The fruit of the Indian gooseberry (amla) is bitter-sour with a sweet aftertaste. Ayurveda recommends it for pitta dosha due to its cooling effect and sweet taste.10 Dried amla fruit boiled in coconut oil is used to make a hair oil that stops hair loss and premature graying. Water in which dried amla pieces have been soaked overnight has a nourishing effect and can be used for washing hair. Rich in vitamin C and antioxidants, amla is a good addition to your diet too if you’re experiencing hair fall.11
Bhringaraj (Eclipta alba L. Hassk)
Bhringaraj not only promotes hair growth but can also give you lustrous hair. In one study, topical treatment with the extract of bhringaraj not only increased the hair follicles in anagenic phase but even showed better results than the drug minoxidil which is used to treat hair loss.12
Fenugreek seeds (Trigonella foenum graecum)
Fenugreek or methi seeds contain lecithin, a fat-like substance which promotes hair growth. By improving the dilation of blood vessels, fenugreek seeds are thought to increase blood circulation and nutrient supply to the scalp.13 Two tablespoons of methi seeds, soaked overnight and ground into a fine paste can also help with dandruff if applied to the scalp and left on for 30 minutes before being washed off.14
Hibiscus (Hibiscus rosa-sinensis)
Hibiscus is another herb recommended by Ayurveda that has also been scientifically validated. Animal studies show that that the extract of leaves and flowers of hibiscus can help with hair growth. According to the researchers, hibiscus may help hair follicles to prematurely switch from the telogen to anagen phase of hair growth. The leaves have been found to be more powerful than the flowers.15 Crushed leaves of hibiscus can also prevent dandruff and make your hair glossy.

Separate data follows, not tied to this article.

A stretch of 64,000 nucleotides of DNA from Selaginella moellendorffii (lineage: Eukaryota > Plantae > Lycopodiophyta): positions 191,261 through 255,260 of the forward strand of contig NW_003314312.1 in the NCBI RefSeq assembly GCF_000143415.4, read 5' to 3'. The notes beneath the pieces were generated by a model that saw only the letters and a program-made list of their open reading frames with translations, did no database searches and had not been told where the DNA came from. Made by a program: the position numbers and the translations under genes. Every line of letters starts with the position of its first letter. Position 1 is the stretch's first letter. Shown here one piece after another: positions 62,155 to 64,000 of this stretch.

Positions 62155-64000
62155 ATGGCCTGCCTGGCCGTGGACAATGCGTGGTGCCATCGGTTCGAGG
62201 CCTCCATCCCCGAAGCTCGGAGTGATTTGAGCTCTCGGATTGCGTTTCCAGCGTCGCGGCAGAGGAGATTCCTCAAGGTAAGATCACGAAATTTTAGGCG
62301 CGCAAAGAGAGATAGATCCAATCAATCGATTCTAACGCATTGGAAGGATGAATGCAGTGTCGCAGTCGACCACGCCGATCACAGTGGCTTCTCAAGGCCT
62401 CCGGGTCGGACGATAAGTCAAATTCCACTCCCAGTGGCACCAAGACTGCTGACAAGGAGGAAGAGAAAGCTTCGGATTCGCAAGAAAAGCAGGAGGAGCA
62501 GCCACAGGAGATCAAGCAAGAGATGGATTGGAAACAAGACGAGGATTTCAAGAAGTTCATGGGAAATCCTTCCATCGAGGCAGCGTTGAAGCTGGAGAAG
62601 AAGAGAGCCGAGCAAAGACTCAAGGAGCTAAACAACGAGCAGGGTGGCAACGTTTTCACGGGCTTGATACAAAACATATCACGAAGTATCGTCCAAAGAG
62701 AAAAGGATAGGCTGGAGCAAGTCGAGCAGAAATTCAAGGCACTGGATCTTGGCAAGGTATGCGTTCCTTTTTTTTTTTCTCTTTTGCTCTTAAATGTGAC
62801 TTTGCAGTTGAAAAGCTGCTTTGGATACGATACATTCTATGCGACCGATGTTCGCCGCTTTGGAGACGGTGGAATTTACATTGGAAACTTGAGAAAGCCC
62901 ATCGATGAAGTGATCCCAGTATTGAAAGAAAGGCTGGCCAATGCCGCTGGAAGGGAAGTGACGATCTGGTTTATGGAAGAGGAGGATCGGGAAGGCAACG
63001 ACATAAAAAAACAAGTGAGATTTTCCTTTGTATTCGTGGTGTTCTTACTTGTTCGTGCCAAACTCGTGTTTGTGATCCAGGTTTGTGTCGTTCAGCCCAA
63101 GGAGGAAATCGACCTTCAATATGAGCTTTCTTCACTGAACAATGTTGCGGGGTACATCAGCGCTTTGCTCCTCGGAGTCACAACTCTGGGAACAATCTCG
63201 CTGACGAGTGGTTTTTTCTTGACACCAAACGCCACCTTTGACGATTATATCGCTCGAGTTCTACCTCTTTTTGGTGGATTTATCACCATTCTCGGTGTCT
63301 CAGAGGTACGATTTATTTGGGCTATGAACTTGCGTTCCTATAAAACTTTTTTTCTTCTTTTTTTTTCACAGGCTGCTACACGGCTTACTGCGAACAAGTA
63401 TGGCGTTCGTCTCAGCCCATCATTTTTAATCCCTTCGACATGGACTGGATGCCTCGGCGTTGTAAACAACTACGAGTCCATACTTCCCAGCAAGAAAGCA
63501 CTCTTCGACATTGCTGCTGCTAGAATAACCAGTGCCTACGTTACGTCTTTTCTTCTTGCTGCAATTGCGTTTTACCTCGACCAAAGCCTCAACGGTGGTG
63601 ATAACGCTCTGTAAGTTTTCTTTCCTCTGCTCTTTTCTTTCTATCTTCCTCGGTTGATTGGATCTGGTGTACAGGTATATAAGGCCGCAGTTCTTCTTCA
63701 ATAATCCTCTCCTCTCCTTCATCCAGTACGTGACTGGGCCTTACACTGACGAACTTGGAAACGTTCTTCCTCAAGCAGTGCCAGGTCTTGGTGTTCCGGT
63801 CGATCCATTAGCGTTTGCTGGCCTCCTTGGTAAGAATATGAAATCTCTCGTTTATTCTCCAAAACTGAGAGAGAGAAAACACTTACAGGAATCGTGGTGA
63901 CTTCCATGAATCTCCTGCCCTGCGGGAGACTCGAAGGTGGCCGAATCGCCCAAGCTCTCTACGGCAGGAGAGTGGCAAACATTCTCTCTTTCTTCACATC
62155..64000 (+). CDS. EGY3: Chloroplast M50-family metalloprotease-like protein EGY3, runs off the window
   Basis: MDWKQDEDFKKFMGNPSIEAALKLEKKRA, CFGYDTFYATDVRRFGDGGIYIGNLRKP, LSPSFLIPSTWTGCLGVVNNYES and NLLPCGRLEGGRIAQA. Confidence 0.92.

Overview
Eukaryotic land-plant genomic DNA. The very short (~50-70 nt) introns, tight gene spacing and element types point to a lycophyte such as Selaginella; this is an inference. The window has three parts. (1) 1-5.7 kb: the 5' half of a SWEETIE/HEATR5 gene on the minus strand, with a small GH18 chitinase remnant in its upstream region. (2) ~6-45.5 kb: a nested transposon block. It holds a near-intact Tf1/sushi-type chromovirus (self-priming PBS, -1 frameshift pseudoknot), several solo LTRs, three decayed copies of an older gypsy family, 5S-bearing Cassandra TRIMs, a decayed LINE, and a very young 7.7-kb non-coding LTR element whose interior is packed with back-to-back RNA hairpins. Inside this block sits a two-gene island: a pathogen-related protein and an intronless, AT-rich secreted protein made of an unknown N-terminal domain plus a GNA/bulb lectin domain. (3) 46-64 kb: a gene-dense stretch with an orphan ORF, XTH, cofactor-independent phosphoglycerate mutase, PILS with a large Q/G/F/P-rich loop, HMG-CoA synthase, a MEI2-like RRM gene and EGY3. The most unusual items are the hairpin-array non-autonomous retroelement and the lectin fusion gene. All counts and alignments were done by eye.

|↑1, ↑7||Jadhav, V. M., R. M. Thorat, V. J. Kadam, and S. B. Gholve. “Kesharaja: Hair vitalizing herbs.” International Journal of PharmTech Research 1, no. 3 (2009): 454-467.|
|↑2, ↑4, ↑6, ↑8, ↑10, ↑13||Preedy, Victor R. Handbook of hair in health and disease. No. 1. Springer Science & Business Media, 2012.|
|↑3||Russo, Ruthann. The Raw Food Diet Myth: What You Need to Know about the Raw and Living Food Lifestyle to Improve Your Health, Fitness, and Life. DJ Iber Publishing, 2008.|
|↑5||Lingham, Rodney. Aushadh Rahasya: The Secret of Ayurvedic Herbs and Disorders of the Mind. Lulu. com, 2013.|
|↑9||Roy, R. K., Mayank Thakur, and V. K. Dixit. “Effect of citrullus colocynthis. On hair growth in albino rats.” Pharmaceutical Biology 45, no. 10 (2007): 739-744.|
|↑11||Kumar, KPSampath, Debjit Bhowmik, Amitsankar Dutta, Akhilesh PdYadav, Shravan Paswan, Shweta Srivastava, and Lokesh Deb. “Recent Trends in Potential Traditional Indian Herbs Emblica Officinalis and Its Medicinal Importance.” Journal of pharmacognosy and phytochemistry 1, no. 1 (2012).|
|↑12||Roy, R. K., Mayank Thakur, and V. K. Dixit. “Hair growth promoting activity of Eclipta alba in male albino rats.” Archives of dermatological research 300, no. 7 (2008): 357-364.|
|↑14||Bakhru, H. K. The Complete Handbook of Nature Cure. Jaico publishing house, 1996.|
|↑15||Adhirajan, N., T. Ravi Kumar, N. Shanmugasundaram, and Mary Babu. “In vivo and in vitro evaluation of hair growth potential of Hibiscus rosa-sinensis Linn.” Journal of ethnopharmacology 88, no. 2 (2003): 235-239.|